Present Perfect Tense - Il Passato Prossimo

Learn to use the Passato Prossimo in Italian

Restaurant tables in Tuscany, Italy
L’estate scorsa siamo andati a Roma. - We went to Rome last summer. (masculine, plural). Peter Zelei / Getty Images

The passato prossimo—grammatically referred to as the present perfect— expresses a fact or action that happened in the recent past or that occurred long ago but still has ties to the present.

It’s a compound tense (tempo composto), which means that you need to use an auxiliary verb — either “essere” or “avere” — plus a past participle. An example of a past participle would be “mangiato” for the verb “mangiare”.

If you want to talk about events that happened repeatedly in the past, like going to your Italian lesson every Sunday, or telling a story, you’ll need to use the imperfect tense.

Here Are a Few Examples of How the Passato Prossimo Appears in Italian:

  • Ti ho appena chiamato. - I just called you.

  • Mi sono iscritto/a all'università quattro anni fa. - I entered university four years ago.

  • Questa mattina sono uscito/a presto. - This morning I left early.

  • Il Petrarca ha scritto sonetti immortali. - Petrarca wrote enduring sonnets.

How to Form the Past Tense

In order to form the past tense, there are two main things you need to know.

  • Does the verb you want to use need the auxiliary verb “essere” or “avere”?

  • What is the past participle of the verb you want to use?

For example, if you wanted to say, “I went to Rome last summer”, you would need to use the verb “andare”. The verb “andare” takes the verb “essere” as a helper, or auxiliary, verb because it’s a verb that has to do with motion.

Then, the past participle of the verb “andare” is “andato”. However, when you use the verb “essere” as an auxiliary verb, the past participle MUST agree in number and gender.

Ad esempio:

  • L’estate scorsa sono andato a Roma. - I went to Rome last summer. (masculine, singular)

  • L’estate scorsa sono andata a Roma. - I went to Rome last summer. (feminine, singular)

  • L’estate scorsa mia sorella e mia madre sono andate a Roma. - My sister and mother went to Rome last summer. (feminine, plural)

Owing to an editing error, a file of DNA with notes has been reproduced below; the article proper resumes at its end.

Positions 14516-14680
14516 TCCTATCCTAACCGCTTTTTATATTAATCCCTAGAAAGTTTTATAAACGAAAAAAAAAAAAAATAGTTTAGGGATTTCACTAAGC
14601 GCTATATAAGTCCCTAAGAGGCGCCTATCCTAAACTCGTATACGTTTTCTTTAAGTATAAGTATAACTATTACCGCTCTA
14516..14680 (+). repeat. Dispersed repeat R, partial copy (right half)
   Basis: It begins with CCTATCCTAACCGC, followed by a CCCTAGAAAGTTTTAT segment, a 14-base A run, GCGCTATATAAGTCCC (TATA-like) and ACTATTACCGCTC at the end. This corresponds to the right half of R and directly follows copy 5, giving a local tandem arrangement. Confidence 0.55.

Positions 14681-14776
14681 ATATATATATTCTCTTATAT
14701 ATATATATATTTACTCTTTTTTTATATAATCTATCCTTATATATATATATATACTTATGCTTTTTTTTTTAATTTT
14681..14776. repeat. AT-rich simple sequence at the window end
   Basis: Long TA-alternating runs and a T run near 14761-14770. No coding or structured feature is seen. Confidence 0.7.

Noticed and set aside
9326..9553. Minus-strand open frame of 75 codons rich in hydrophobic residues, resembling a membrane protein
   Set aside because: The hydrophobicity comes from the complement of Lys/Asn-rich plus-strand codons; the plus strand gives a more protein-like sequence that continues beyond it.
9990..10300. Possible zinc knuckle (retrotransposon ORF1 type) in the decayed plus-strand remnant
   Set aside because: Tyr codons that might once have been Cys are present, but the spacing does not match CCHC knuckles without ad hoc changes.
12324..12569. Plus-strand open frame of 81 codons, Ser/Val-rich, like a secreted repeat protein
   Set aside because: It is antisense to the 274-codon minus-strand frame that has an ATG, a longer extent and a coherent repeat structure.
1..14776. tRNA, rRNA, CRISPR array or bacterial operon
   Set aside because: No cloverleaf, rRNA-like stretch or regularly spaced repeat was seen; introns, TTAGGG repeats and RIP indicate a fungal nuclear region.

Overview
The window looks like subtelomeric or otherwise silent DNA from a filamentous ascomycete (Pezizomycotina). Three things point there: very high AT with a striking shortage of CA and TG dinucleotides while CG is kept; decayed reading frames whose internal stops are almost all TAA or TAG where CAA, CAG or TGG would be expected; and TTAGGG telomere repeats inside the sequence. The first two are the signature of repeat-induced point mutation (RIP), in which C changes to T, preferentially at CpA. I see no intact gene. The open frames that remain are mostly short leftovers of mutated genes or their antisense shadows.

• L’estate scorsa siamo andati a Roma. - We went to Rome last summer. (masculine, plural)

If you’re using “avere” as an auxiliary verb, it’s much simpler as the past participle does not have to agree in number and gender (that is, unless you’re using direct object pronouns.)

For example, let’s use the sentence, “I watched that movie”.

First, you need to use the verb “guardare - to watch”. The past participle of “guardare” is “guardato”. Then you conjugate your auxiliary verb “avere” into the first person singular, which is “ho”.

The sentence then becomes, “Ho guardato quel film”.

TIP: If the verb you’re using is reflexive, like “innamorarsi - to fall in love”, you need to use “essere” as your auxiliary verb. For example, “Ci siamo innamorati due anni fa. - We fell in love two years ago.”

When to Use Il Passato Prossimo (Present Perfect) Instead of L’Imperfetto (Imperfect)

It is notoriously difficult to correctly decide between il passato prossimo and l’imperfetto when you try talking about the past in Italian. While there are some rules for when to choose one or the other, it’s also helpful to know which phrases are typically used with il passato prossimo.

The following table lists some adverbial expressions that are often used with the passato prossimo:

Common Expressions Used With Il Passato Prossimo

ieri

yesterday

ieri pomeriggio

yesterday afternoon

ieri sera

last night

il mese scorso

last month

l'altro giorno

the other day

stamattina

this morning

tre giorni fa

three days ago

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Filippo, Michael San. "Present Perfect Tense - Il Passato Prossimo." ThoughtCo, Jul. 16, 2017, thoughtco.com/italian-present-perfect-tense-2011710. Filippo, Michael San. (2017, July 16). Present Perfect Tense - Il Passato Prossimo. Retrieved from https://www.thoughtco.com/italian-present-perfect-tense-2011710 Filippo, Michael San. "Present Perfect Tense - Il Passato Prossimo." ThoughtCo. https://www.thoughtco.com/italian-present-perfect-tense-2011710 (accessed January 16, 2018).